Morris moves the body collective like no other, imagining patterns, lines, and shapes that form and reform with almost military precision. In the final movement, dancers, dressed in elegant utilitarian street clothes in shades of black or blue, form two groups of four and, like some modern-day tarantella, advance, retreat, flail their arms up and down in alternate directions—the image of vigor and exhaustion, rendered sculpturally by the dramatic and spare lighting of Nicole Pearce.
Violet Cavern, the final work of the evening and a world premiere, is a tougher sell all around. Featuring a newly commissioned, wild-ride score by The Bad Plus, a jazz trio lead by Morris’s former musical director Ethan Iverson and running about 50 minutes in length, the work squirms along beneath Stephen Hendee’s set, in which a cluster of panels, marked with gaffer’s tape and hung from above, remake the stage as luminous underworld. Beneath this web-like installation, dancers move with familiar elasticity and weight, but here the mood is sluggish. Morris’s love of gravity is on view, especially, for instance, in a lengthy section of mostly floor bound movement. Throughout this alternate world, dance confronts stasis: we see bodies lying prone; women retreating in the face of advancing men who slap away their outstretched hands; pairs of dancers sliding forward on their backs, as another glides along between them—Pluto walking his subjects into Hades.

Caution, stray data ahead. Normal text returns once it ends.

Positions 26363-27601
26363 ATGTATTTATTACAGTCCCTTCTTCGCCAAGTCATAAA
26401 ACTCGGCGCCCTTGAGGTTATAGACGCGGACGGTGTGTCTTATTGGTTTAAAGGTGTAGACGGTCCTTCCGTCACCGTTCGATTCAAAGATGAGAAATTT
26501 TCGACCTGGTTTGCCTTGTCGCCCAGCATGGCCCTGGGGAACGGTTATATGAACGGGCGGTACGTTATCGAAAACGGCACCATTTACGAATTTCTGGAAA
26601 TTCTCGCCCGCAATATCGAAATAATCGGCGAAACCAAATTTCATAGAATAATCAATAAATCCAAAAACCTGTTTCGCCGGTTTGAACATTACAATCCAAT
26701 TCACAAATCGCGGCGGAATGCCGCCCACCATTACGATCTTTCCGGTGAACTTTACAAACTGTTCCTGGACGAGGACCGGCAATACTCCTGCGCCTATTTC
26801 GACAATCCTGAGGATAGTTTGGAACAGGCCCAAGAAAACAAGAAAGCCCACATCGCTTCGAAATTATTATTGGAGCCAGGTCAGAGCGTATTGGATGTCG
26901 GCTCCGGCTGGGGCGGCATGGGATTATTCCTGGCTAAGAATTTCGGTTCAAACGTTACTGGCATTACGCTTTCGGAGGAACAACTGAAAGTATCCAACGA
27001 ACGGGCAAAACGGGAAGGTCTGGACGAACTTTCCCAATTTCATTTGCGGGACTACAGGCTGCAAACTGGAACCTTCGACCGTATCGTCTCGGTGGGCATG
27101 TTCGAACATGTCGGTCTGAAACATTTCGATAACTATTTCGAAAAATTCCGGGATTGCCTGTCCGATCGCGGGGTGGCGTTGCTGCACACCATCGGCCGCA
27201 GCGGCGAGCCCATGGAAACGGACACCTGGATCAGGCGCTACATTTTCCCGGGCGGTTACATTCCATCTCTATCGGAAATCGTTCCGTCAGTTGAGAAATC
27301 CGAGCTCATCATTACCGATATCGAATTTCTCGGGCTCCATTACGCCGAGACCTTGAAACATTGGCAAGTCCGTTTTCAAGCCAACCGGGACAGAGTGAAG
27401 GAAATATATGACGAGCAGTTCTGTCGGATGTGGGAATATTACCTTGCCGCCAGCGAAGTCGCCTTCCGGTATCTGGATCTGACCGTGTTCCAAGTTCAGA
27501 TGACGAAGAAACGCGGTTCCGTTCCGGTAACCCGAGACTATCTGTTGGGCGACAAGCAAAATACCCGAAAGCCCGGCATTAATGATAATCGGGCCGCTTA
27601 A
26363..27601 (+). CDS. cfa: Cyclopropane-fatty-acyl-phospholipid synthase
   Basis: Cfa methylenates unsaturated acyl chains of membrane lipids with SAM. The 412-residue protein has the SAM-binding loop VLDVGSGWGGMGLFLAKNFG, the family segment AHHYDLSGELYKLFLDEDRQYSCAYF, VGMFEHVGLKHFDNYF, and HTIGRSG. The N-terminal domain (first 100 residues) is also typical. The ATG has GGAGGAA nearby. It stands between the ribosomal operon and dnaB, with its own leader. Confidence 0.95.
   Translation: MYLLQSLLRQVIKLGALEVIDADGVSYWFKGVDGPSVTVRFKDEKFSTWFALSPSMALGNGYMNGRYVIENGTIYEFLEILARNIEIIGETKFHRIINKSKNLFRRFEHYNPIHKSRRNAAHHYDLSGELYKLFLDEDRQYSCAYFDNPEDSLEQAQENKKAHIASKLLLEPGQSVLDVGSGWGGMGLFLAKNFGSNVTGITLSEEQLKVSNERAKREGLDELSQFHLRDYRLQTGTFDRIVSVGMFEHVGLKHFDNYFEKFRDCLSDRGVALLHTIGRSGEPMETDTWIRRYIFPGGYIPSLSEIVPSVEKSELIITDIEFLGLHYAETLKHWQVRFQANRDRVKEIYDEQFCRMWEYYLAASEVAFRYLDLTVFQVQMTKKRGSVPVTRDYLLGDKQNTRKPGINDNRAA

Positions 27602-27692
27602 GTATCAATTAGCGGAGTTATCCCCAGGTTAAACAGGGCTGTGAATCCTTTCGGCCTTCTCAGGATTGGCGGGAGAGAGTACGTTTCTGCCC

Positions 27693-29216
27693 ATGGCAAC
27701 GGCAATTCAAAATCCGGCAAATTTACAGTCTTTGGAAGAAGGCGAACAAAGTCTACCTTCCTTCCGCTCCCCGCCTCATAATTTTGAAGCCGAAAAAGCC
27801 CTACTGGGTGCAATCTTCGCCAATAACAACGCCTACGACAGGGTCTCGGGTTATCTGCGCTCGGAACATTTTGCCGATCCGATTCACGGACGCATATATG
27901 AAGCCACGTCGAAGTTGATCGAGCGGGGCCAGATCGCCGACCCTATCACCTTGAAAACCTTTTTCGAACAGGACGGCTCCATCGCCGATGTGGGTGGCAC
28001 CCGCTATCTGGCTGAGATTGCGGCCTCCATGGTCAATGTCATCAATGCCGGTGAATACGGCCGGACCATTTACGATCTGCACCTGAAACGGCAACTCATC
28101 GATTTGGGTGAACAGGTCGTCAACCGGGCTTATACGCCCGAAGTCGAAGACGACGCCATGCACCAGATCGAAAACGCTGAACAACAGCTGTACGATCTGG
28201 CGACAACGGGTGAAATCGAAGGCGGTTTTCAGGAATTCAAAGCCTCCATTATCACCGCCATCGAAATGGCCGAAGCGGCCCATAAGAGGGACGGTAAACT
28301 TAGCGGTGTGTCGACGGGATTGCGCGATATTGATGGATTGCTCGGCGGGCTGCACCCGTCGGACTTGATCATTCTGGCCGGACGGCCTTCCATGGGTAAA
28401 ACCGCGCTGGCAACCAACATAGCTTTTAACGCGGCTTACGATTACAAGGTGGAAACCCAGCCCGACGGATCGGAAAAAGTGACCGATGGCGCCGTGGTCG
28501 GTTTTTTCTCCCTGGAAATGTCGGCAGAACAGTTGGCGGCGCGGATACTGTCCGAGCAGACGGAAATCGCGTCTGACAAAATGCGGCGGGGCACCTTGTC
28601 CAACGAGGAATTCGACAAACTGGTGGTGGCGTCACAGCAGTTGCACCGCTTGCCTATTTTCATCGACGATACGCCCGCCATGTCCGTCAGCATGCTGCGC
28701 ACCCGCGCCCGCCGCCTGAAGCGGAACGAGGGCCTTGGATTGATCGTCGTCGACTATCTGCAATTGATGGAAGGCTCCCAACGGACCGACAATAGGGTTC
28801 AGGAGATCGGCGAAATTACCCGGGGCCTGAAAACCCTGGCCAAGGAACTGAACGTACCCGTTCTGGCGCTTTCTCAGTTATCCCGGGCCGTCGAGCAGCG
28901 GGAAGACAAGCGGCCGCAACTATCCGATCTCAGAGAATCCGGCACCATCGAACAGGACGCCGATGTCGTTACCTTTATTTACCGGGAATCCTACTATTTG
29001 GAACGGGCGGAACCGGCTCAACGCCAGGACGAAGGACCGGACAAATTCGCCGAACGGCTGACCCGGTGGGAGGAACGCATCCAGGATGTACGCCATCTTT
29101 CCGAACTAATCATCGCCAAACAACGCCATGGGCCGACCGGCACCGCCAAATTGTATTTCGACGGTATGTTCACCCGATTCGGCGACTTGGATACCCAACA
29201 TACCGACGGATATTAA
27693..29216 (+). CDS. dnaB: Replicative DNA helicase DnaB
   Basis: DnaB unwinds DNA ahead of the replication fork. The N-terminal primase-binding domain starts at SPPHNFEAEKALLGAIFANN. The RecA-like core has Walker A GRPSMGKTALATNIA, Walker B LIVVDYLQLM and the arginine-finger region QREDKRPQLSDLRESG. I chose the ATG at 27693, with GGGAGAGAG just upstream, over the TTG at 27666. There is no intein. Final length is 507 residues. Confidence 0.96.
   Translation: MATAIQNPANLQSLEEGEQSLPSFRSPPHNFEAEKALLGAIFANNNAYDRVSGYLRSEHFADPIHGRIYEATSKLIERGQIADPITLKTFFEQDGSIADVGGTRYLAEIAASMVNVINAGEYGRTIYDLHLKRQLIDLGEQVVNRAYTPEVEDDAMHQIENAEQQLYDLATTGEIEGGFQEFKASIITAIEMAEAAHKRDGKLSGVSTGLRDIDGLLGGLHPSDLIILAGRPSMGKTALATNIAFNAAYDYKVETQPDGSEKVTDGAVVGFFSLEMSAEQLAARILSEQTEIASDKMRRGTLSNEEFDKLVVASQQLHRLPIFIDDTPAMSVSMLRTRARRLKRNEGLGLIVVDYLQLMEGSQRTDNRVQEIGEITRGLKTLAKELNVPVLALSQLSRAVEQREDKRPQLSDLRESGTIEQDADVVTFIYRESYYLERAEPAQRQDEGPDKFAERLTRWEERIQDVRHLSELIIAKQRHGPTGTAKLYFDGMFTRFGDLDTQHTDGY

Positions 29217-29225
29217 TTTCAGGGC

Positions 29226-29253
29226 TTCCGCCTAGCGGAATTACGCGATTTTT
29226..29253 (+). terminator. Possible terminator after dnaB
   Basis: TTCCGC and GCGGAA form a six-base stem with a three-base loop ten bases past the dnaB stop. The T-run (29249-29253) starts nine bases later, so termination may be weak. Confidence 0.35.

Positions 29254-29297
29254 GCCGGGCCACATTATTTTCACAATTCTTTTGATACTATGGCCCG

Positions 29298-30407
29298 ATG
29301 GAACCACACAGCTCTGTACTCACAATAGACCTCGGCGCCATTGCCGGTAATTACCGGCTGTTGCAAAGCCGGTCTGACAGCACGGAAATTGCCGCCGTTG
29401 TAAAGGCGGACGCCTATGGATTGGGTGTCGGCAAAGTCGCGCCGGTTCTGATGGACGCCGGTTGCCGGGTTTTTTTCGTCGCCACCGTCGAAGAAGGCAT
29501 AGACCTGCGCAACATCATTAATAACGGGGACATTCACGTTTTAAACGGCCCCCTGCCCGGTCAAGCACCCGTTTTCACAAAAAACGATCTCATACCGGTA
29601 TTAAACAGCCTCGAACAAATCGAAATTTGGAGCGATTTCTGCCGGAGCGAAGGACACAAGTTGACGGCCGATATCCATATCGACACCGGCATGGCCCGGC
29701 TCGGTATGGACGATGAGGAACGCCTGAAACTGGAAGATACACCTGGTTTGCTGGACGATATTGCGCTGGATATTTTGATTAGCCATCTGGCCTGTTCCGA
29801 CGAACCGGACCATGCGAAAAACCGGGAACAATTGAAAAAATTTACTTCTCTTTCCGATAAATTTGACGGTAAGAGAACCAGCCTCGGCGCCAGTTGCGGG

Fleeting images, fleeting ideas, each in the end smothered by a rowdy score that illustrates the peril of dancing too near the sound. A press release notes that this is Morris’s 600th consecutive performance to live music, a reminder of how centrally music figures in Morris’s imagination. If, in the 1960s, Merce Cunningham made a definitive break with music and dance, Morris has attempted to mend the rupture. And depending on your taste, he has largely succeeded. But whereas Cunningham sought to give dance autonomy and, in doing so, underscored how movement assumes its own rhythmic qualities, Morris sees a melding of the arts where no hierarchy need occur. At best, he succeeds in creating what Isadora Duncan imagined as an "orchestra of dancers"; at worst, he reduces the dancers to mere instruments, punctuating the scores in ways that seem overstated or plainly unnecessary.
Violet Cavern, alas, falls on the side of unnecessary. Often, the dancers seem as out of control as the music, leaping headlong into motion in ways that are almost disconcerting. Is it that we process visual information faster than sound? Can bodies ever be as quicksilver as a musical note in air? Or is this where Morris pressures the dancers, and the audience, challenging us to see and accept their effort—that very thing that classical dance has sought to conceal for so long? Maybe yes, maybe no. And while I’m no fan of music as master, it’s the way he keeps me guessing that has me going back for more.